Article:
Applebaum: How America Ends
In a new piece for the December print edition of The Atlantic, Yoni Applebaum provides a sobering assessment of how President Donald Trump’s rhetoric has transformed how people think and perceive the basic tenets of democracy. “Trump’s apocalyptic rhetoric matches the tenor of the times,” Applebaum writes. “The body politic is more fractious than at any time in recent memory. Over the past 25 years, both red and blue areas have become more deeply hued, with Democrats clustering in cities and suburbs and Republicans filling in rural areas and exurbs. In Congress, where the two caucuses once overlapped ideologically, the dividing aisle has turned into a chasm.” To illustrate this partisan divide, Applebaum notes that in 1960, less than 5% of Democrats and Republicans said that they would be angry if their child married someone from the opposite party. A PRRI/The Atlantic survey in 2019 found that that number had risen to 35% of Republicans and 45% of Democrats. Throughout the rest of his piece, Applebaum further examines the divide and the impact it can have on how future elections, if Republican voters become convinced that fair elections are impossible. He concludes, “if Republican voters can’t be convinced that democratic elections will continue to offer them a viable path to victory, that they can thrive within a diversifying nation, and that even in defeat their basic rights will be protected, then Trumpism will extend long after Trump leaves office—and our democracy will suffer for it.”
PRRI Survey Featured on Late Night TV
During a recent episode of Full Frontal with Samantha Bee, PRRI data was used to illustrate a point about televangelist and White House adviser, Paula White. Bee showed a screengrab from the 2019 American Values Survey that virtually all Republican white evangelical Protestants (99%) oppose Trump being impeached and removed from office. “According to a new poll, one group remains unwavering in their support of Donald Trump; white evangelical Christians. It may seem surprising considering that he treats the Ten Commandments less like a rule from God and more like a sexy to-do list,” Bee jokes. Paula White is considered to be President Trump’s personal pastor, and a spiritual adviser for the White House. White was recently appointed as a special adviser for the Faith and Opportunity Initiative at the Office of Public Liaison. Following her appointment, White sent an email to followers, asking for $229 in exchange for instructions on how to defeat their enemies.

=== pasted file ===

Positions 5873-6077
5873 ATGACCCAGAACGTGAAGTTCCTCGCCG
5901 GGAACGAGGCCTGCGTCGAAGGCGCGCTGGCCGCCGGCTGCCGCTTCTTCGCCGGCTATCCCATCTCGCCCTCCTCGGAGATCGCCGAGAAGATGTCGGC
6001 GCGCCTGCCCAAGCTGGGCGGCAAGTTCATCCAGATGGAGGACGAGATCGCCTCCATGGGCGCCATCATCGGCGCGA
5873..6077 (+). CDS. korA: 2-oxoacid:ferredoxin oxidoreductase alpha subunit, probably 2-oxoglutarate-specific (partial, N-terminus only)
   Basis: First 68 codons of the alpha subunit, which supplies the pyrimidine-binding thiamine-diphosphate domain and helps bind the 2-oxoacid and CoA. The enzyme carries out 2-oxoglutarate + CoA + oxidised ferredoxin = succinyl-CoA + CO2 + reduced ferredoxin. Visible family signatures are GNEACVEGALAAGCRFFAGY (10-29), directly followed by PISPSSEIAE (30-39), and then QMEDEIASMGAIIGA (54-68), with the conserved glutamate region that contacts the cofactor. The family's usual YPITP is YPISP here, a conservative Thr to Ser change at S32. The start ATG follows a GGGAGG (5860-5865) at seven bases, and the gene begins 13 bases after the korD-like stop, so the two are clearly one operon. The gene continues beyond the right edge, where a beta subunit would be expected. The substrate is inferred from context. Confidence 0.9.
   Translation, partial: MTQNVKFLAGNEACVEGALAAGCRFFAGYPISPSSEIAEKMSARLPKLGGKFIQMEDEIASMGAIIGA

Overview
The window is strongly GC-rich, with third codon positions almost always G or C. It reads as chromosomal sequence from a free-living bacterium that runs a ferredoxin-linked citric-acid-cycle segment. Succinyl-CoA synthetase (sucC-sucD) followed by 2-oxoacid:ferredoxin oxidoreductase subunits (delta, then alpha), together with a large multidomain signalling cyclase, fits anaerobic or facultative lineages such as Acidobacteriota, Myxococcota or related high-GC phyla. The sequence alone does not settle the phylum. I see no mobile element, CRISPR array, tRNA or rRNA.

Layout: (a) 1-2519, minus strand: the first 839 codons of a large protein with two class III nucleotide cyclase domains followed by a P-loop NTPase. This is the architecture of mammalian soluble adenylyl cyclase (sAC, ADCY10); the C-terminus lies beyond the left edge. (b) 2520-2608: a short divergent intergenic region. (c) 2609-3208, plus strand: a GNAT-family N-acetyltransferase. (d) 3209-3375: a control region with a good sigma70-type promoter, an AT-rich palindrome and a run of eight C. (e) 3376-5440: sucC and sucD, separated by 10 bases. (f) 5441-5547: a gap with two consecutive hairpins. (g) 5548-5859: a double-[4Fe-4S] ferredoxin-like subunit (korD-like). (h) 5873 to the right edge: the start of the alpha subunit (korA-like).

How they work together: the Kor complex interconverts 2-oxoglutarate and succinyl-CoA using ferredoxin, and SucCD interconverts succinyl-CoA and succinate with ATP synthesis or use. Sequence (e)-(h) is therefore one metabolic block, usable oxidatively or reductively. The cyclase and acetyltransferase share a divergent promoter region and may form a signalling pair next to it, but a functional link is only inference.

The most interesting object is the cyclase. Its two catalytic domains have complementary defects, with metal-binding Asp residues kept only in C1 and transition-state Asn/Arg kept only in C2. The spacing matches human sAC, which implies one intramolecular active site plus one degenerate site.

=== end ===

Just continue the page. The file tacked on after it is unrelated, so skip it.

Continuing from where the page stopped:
New Study Looks at If College is Worth the Return on Investment
A new study from Georgetown University’s Center on Education and the Workforce aims to help college applicants by looking at the return on investment for 4,500 colleges across the country. Among the top 10 colleges with the best long-term net economic gain are Harvard University, Massachusetts Institute of Technology, and Stanford University. Lesser-known colleges also made the top 10 list, including two maritime academies (Maine Maritime Academy and United States Merchant Marine Academy) and three pharmacy schools. Anthony P. Carnevale, director of the Georgetown University Center, said this drive for greater accountability and transparency from colleges has been gaining momentum due to the increase in college enrollment that began in the 1980s and the ever-rising costs of higher education. One of the study’s main findings was that even after paying off higher amounts of debt, the average graduate of a private, four-year college has a net economic gain of $838,000 over 40 years, compared with a net economic gain of $756,000 for a public college graduate. PRRI data has shown that residents in two states are divided over whether college is a smart investment or a risky gamble. In PRRI’s 2019 Nebraska Pluralism Survey, 42% of Nebraskans say a college education is a smart investment in the future, while 49% say it is a gamble that may not pay off. In PRRI’s 2018 California Workers Survey, a majority (62%) of Californians say college is a smart investment, compared to 37% who say it is a risky gamble. However, young Californians (18-29) are less likely than seniors (65 and older) to believe that college is a worthwhile investment (51% vs. 66%).
PRRI Board Member Looks at Medicare for All
In a new analysis of the 2018 midterm results, PRRI Board Member and Emory University political science professor Alan Abramowitz looks at the implications for Democrats who have supported “Medicare for All,” which seeks to eliminate private health care completely. Abramowitz looked at places where President Donald Trump won in 2016 by less than 10 points that were either open or had a Republican incumbent. He found that in the 60 closest House elections, Democrats who supported Medicare for All did worse than those who did not. According to his analysis, just 42% of Democrats who publicly supported this policy won in 2018, while 72% of Democrats who did not publicly support it won. Although House races and elections, in general, are hardly ever decided on a single issue, Abramowitz found similar results when he controlled for all other variables. This study, according to Chris Cillizza and Lauren Dezenski, raises important questions about the future of Medicare for All in a party where candidates like Elizabeth Warren and Bernie Sanders are advocating for a policy that the majority of Democrats don’t support. PRRI data from 2019 shows that Democrats are most likely to regard health care as a critical issue (77%), compared to 64% of independents and 48% of Republicans.